A survey’s finding that few Americans use social media to connect with churches and other religious groups has those who conducted the research astonished.
“We were a little bit surprised,” Robert P. Jones, CEO of the Public Religion Institute, told CNN in a story published Aug. 6. “We thought there would be a higher usage, given all the press that has surrounded pastors on Twitter and people posting prayers online.”
But one minister and social media advocate said the survey language may have been too narrow in definining what it means to connect with a faith community via social media.
“I’m wondering if they (respondents) just didn’t understand the questions,” said Mike Gregg, minister of educational life at Northside Drive Baptist Church in Atlanta, and a big user of social media for religious purposes. “I’m a first adopter in social media and technology and how it relates to the church world and being Baptist.”
The survey revealed that 11 percent of participants post status updates “about being in church,” and that 7 percent “say they have sent or read e-mail during services.” It also found that 6 percent have joined “a religious or spiritual group on Facebook.”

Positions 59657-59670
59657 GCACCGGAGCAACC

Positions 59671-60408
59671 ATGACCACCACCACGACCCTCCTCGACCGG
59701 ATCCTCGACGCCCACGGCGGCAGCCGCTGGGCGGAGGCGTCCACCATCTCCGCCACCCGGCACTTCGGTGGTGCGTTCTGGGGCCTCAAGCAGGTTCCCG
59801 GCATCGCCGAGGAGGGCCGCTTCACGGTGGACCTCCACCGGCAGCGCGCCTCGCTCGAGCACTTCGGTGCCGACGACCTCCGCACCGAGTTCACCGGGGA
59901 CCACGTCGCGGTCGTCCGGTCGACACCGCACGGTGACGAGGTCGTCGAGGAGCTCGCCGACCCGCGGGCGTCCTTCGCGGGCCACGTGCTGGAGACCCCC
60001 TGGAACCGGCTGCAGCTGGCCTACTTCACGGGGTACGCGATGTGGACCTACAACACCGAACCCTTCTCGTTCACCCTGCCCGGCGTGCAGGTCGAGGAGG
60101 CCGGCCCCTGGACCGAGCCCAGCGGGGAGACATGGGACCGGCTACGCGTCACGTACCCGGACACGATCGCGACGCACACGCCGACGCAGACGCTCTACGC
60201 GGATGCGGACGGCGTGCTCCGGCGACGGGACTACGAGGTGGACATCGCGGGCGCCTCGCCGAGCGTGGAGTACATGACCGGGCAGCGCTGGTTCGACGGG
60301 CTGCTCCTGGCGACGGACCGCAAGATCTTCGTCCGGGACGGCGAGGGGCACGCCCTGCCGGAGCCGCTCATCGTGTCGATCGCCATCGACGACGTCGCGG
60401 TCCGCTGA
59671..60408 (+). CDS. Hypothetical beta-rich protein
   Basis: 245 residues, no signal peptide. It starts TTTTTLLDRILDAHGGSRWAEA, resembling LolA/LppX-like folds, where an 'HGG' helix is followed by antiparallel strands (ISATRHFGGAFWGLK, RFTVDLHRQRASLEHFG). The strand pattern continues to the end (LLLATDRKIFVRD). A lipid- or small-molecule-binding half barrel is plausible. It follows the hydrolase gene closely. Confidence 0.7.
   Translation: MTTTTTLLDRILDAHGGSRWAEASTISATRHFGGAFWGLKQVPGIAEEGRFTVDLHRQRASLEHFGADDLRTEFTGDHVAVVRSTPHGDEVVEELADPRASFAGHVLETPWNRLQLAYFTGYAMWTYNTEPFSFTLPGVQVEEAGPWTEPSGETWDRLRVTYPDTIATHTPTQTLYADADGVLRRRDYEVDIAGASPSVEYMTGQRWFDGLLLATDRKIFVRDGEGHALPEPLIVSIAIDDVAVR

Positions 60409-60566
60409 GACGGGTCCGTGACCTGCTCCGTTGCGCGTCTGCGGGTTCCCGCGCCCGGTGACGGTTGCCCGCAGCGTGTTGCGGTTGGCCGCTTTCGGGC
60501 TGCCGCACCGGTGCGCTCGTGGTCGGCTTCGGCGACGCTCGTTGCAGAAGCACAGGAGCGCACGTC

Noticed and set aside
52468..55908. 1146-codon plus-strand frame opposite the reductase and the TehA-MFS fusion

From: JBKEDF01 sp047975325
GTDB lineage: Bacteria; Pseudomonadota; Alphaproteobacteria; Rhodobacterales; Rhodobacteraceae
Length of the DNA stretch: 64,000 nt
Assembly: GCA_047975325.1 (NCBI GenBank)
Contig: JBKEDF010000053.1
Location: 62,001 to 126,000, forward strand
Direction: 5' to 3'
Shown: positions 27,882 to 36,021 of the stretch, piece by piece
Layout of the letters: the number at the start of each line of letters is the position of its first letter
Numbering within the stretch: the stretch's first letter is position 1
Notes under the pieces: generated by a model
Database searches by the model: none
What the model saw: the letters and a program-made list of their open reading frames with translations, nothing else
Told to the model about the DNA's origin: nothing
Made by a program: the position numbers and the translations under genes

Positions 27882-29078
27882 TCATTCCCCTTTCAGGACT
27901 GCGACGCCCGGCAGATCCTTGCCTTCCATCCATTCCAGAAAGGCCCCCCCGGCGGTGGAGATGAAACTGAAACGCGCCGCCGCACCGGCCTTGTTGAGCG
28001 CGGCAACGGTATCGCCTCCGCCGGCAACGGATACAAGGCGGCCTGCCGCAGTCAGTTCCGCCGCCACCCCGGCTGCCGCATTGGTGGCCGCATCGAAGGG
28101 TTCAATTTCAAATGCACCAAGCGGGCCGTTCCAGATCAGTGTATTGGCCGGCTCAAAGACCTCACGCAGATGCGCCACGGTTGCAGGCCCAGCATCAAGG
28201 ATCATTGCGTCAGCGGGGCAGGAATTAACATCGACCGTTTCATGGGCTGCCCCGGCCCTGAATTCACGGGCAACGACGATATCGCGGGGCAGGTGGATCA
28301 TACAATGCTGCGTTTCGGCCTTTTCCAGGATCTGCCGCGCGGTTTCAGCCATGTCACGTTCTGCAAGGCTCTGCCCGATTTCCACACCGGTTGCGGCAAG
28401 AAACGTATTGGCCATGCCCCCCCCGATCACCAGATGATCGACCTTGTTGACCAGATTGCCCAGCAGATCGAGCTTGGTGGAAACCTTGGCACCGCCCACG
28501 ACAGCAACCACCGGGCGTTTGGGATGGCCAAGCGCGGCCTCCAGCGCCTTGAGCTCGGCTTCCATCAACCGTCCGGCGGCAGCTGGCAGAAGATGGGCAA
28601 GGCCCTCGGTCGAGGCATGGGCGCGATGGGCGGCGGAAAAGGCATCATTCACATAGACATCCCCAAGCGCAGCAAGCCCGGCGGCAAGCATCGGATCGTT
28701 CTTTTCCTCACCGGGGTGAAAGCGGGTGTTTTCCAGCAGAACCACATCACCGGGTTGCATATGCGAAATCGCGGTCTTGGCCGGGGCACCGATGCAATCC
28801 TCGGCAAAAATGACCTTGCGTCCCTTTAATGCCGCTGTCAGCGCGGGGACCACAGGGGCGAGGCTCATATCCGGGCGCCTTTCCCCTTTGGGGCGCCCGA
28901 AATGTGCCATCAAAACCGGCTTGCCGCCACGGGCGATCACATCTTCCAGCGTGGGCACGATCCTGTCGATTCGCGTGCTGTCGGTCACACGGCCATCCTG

But Gregg said such measurements aren’t the last word in how many people – and most that he knows – are actually expressing or experiencing their faith in an online context. People may not join a specific group online, he said, but they are more likely to connect with fellow church members through social media.
“The question is, what does it mean to be a ‘religious community’ online?” Gregg asked.
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article courtesy of BCNN1.com